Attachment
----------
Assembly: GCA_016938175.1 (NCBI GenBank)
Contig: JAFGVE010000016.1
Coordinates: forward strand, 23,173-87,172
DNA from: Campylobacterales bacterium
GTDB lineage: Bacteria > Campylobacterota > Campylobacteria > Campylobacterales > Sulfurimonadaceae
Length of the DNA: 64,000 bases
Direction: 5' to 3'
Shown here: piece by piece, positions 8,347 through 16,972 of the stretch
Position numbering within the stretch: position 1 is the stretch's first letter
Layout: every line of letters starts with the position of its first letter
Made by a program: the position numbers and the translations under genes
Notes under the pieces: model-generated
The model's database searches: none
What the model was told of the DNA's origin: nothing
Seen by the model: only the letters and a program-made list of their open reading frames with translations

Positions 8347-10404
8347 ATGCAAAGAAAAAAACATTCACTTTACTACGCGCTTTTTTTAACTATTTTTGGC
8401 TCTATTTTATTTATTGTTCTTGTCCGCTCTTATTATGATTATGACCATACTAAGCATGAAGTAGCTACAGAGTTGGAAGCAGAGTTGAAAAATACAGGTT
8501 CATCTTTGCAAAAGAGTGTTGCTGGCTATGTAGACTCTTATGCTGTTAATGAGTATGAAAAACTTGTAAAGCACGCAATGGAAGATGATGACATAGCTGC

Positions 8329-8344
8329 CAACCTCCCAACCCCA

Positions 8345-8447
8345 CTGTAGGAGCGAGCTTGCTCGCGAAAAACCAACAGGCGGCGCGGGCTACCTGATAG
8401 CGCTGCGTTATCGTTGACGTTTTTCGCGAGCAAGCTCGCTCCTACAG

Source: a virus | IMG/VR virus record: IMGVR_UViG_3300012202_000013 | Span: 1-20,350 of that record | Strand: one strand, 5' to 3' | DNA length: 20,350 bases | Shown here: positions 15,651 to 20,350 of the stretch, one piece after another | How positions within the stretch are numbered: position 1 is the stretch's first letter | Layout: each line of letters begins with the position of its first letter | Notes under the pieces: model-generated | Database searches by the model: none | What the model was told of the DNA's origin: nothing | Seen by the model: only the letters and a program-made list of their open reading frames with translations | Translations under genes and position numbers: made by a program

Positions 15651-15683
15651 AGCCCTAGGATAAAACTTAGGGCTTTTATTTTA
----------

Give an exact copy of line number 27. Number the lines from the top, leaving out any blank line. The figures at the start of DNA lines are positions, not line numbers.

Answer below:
15651 AGCCCTAGGATAAAACTTAGGGCTTTTATTTTA